3. Healthcare reform is government-run health care. Puhleeze! I am so tired of this argument that I almost don’t have the energy to tell you why it’s so bogus. First, there is no public option–i.e., government-run insurance –in any of the current proposals. It is very, very doubtful one will get in. Second, the insurance companies are the ones still running healthcare. They’re the ones who will still tell you what they will and won’t cover, and that’s an important word: COVER. Whether or not you are required to have health insurance, you are still free to go wherever you want and pay for whatever you want in terms of healthcare services. As for government-run healthcare; see what I have to say about that in this blog post.
I’m going to stop here; I can here myself getting shrill and I need to get to work now. But if you have questions about other “talking points” related to healthcare reform that you’d like me to address, send them on. I promise to tackle them within the next day or two.
9 Responses to “Pulling the Covers Over Your Head”
The bill signed did not include anything related to student loans; that's the Senate reconciliation bill to make its bill agree with the House. The bill that was signed IS more than 2000 pages, but it's all health and healthcare related. You can get a good breakdown at kff.org.
BTW, great articles! I have shared this on my Facebook page.
I meant the Student Loan Reform that is supposedly included in the bill, and all the other extras that made this a thousand-page bill (some of which has nothing to do with health care). I have not researched this but I always read and hear about this from conservative media (and I don't mean all of conservative media but the extreme right).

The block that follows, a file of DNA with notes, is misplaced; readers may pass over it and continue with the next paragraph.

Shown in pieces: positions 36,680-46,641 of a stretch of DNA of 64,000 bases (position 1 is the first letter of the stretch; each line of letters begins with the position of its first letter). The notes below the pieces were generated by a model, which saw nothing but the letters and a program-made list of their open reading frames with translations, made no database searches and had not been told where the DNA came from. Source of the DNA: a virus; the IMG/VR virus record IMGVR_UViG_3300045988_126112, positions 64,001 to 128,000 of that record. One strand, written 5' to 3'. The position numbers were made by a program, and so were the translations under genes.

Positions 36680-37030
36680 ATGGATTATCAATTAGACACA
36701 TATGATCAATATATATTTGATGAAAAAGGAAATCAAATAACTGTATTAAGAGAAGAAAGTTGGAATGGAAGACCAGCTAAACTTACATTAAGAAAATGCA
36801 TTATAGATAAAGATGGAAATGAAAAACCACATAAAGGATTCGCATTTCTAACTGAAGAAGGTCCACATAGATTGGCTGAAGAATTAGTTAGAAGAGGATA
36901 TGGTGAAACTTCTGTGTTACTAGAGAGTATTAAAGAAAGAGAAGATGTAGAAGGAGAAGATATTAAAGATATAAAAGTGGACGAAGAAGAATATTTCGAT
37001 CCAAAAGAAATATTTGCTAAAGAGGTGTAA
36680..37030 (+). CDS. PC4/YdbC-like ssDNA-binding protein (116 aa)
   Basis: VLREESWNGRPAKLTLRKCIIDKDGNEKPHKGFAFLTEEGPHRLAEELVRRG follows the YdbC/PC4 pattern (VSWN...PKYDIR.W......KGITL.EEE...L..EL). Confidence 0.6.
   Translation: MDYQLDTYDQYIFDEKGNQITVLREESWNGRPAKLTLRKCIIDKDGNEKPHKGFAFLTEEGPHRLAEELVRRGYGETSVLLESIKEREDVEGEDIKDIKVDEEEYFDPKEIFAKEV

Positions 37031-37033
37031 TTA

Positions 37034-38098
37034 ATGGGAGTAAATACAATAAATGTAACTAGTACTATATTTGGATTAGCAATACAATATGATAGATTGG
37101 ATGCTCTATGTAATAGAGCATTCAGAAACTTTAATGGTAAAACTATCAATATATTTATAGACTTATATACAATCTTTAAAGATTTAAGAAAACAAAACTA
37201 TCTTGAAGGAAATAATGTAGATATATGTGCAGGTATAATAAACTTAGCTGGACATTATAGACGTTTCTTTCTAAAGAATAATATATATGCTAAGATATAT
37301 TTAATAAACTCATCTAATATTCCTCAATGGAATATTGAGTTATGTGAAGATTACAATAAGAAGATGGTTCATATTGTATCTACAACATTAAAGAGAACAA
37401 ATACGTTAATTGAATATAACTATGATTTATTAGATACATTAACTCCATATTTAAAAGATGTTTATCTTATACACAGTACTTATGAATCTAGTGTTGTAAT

Jess, can you define what you mean by “extra baggage?”
I'm so frustrated with all the misinformation that is being thrown out there and the scare tactics by conservative media. My question to you is this: what are your thoughts about all the “extra baggage” that's included in the bill? That part has been hard for me to defend.
Debra – Hi – I came here from McEdit!
Your furore over healthcare is, to those of us over here in England, one of the great American mysteries. I simply dont undersand what the problem is.
My mother recently died aged 93. She had cancer and many years ago was given only months to live. She died comfortably at home visited by a nurse twice a day (and on demand if needed). She was visited in the last weeks every week or so by her doctor and every day in the final week to ensure she was in no pain. She was helped by two carers who came twice a day to help her wash and in the last days, turn her in bed. She had, in her last days, a hospital bed with all kinds of controls and a pneumatic mattress on loan at home. All absolutely free of charge as was her cancer operation and all her colostomy equipment. I cannot imagine how she could have been looked after better.
I suspect, whenthe dust settles, that people will look back and wonder what all the fuss was about.
You are absolutely right!
What irks me is that public payers (ie, government programs, ie, taxpayers) are already covering nearly half of the nation's health care expenditures, and that's predicted to cross 50 percent in the next few years. It's not like we're this purely free-market system anyway … and I think it's the free-market element that's causing prices to skyrocket, anyway. Eric M